About the Collection
The Standard Oil New Jersey (SONJ) photography collection is the product of an in-depth photo-documentary project achieved between 1943 and 1956. As an initiative set up by the corporation’s public relations department, the project aim was to document the benefits of oil on everyday life in the United States. As a whole, the Standard Oil New Jersey photography collection offers the largest representation of American life in the 1940s.
Roy E. Stryker (1893-1975) became director of the SONJ photographic project after his previous undertaking ended when the Farm Security Administration (FSA) department was disbanded in 1943, and he continued at Standard Oil until 1951. Stryker shaped the SONJ project much as he had the FSA, and even brought a number of FSA photographers with him to Standard Oil. The principal collection photographers included Charlotte Brooks, Esther Bubley, John Collier, Jr., Harold Corsini, Arnold Eagle, Russell Lee, Sol Libsohn, Gordon Parks, Edwin and Louise Rosskam, Charles Rotkin, John Vachon, and Todd Webb. Stryker and the SONJ photographers accomplished a complete socio-geographical portrait of the times, and their work is still recognized as one of the finest documentary projects ever undertaken.
American coverage includes forty-two of the then forty-eight states in New England, the Middle Atlantic, the Southeast, Central U.S., and the Southwest; Standard Oil sites in Canada, Europe, the Middle East, and South America are also documented. In addition to documenting the myriad activities related to oil production and distribution, the photographers also recorded industrial workers’ homes and families, religious life, recreation, as well as highways, river transportation, bus travel, and American automobile culture. Designed to improve Standard Oil’s public image, the resulting photographs were made available for any use, appearing in newspapers and major magazines as well as oil-related publications.
The Standard Oil (New Jersey) collection is made up of approximately 80,000 black and white negatives, 2,000 color transparencies, and 70,000 gelatin silver prints spanning 1943 to 1956. Also included are caption cards, shooting scripts, correspondence files, and film strips. Approximately 27,000 of the prints are organized by geographic location and subject in 182 volumes with accompanying image data including photographer name, date, location, and caption. The digital collection currently includes 1,092 images from four of the most-requested series; additional series will be added in phases as groups of scans are cataloged and completed.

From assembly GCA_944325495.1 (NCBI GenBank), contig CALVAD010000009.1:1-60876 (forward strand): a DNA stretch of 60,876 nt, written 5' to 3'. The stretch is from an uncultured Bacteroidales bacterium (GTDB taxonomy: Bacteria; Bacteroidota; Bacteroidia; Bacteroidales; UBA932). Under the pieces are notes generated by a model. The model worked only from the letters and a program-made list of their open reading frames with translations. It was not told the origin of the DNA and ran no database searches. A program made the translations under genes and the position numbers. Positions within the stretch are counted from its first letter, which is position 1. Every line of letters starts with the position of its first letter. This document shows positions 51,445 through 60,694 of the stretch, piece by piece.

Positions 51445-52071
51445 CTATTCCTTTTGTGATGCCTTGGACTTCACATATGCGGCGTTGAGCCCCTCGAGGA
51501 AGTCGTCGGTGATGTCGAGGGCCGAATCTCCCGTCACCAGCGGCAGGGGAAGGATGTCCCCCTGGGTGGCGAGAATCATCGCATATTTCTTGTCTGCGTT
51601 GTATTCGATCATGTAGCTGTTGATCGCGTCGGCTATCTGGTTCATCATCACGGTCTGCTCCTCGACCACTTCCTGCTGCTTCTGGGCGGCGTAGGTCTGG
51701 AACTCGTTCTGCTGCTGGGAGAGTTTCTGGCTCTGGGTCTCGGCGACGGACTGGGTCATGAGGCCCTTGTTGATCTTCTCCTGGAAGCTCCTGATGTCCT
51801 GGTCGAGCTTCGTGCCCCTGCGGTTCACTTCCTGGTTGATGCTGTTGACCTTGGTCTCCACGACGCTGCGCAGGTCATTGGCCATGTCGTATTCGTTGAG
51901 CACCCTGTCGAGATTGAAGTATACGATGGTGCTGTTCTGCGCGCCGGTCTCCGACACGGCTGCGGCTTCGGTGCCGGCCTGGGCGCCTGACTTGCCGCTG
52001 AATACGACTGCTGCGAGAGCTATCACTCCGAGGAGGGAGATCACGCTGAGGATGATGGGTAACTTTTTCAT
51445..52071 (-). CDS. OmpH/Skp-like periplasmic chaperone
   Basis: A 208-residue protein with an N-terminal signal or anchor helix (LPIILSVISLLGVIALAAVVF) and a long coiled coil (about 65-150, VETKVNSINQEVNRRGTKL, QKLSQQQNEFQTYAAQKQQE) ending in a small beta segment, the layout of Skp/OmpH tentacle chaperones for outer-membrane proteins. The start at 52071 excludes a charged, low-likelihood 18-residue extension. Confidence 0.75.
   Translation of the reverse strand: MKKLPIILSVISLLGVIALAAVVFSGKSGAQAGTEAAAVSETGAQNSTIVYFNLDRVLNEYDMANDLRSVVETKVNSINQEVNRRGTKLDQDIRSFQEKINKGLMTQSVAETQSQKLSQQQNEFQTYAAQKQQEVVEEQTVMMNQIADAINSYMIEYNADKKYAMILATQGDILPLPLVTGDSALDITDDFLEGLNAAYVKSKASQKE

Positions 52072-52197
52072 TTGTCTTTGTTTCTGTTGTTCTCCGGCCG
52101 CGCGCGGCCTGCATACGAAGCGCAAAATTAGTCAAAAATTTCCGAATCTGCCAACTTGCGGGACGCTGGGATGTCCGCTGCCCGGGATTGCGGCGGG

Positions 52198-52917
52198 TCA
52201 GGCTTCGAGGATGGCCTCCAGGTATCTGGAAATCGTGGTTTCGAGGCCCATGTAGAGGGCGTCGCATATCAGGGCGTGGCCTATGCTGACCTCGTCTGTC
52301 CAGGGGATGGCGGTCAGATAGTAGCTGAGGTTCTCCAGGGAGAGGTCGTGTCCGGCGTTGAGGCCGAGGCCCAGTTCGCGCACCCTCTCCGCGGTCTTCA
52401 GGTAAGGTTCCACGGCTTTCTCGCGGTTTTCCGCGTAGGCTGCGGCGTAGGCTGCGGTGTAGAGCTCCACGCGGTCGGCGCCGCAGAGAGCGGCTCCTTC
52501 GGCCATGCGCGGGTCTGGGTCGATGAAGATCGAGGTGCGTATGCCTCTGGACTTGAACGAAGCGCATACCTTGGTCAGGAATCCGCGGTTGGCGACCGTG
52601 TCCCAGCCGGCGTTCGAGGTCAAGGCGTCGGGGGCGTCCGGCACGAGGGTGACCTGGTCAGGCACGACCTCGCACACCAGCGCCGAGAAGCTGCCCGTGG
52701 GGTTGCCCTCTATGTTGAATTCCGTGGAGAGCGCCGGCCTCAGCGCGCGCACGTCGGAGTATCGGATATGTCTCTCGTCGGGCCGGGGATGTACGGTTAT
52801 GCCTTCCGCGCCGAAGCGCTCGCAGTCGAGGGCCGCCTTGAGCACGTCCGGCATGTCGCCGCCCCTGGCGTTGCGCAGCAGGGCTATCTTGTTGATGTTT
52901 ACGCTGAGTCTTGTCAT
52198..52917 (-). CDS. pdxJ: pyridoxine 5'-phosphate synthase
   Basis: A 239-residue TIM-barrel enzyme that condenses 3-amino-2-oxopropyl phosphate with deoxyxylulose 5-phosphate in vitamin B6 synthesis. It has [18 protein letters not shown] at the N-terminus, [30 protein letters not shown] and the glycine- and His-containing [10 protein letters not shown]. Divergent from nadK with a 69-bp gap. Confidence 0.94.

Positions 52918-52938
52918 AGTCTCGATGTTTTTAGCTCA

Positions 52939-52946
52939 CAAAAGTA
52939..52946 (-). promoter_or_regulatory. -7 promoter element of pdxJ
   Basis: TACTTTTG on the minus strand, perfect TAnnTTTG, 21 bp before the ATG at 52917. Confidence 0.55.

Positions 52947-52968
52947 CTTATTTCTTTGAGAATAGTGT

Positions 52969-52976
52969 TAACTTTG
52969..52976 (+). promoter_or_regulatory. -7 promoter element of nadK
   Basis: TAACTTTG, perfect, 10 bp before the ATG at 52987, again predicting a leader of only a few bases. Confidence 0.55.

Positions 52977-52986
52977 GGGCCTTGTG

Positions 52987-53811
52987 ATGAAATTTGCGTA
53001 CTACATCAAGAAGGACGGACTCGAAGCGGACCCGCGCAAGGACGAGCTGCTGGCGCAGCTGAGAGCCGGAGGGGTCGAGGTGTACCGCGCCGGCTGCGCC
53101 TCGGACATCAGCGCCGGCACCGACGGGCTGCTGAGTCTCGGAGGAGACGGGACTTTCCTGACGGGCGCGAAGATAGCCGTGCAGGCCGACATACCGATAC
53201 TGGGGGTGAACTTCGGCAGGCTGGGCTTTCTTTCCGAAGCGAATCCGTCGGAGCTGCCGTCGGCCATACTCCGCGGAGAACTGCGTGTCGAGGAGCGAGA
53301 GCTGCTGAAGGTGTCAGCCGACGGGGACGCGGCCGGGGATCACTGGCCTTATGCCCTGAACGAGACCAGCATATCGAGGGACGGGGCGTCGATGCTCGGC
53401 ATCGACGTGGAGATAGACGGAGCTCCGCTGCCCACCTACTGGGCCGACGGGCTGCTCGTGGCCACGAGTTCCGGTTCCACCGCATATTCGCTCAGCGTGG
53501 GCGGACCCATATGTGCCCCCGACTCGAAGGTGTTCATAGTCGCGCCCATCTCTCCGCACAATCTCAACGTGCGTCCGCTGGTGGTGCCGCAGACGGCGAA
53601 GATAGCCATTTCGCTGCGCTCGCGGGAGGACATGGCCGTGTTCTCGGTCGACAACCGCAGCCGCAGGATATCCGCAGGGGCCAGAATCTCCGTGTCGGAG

Standard Oil New Jersey donated this collection of material to the University of Louisville in 1968 based on a recommendation from Roy E. Stryker who was in the process of donating his own papers to the school.
Conditions of Use
The University of Louisville welcomes fair use of this website and its contents. If you wish to publish, broadcast, or publicly display these materials, please notify Archives and Special Collections. In addition, it is your responsibility to determine and satisfy copyright or other use restrictions, which may include paying fees for commercial use. For further information about permissions, use, and ordering reproductions, see Order Reproductions, or contact Archives and Special Collections, University of Louisville.
To cite an image from this collection, please use the format:
[Image Number], Standard Oil (New Jersey) Collection, Photographic Archives, University of Louisville, Louisville, Kentucky.
To cite the digital version, add its Reference URL (found by following the link in the header above the digital file).
Negatives from the Standard Oil New Jersey collection have been scanned over the years by Bill Carner on an as-needed basis. For inclusion in Digital Collections, groupings from the SONJ print volumes were selected by curator Elizabeth Reilly based on subjects that are historically popular with researchers of this collection, and the remaining negatives were scanned by Marcy Werner. Information about the images has come from the volumes, with metadata completed by Riley Cantrall.
Terri Holtze designed the HTML pages. The background image of the homepage is an adaptation of "A Field of Wheat Stretching on and on...", courtesy of Mark Stevens in accordance with Creative Commons guidelines.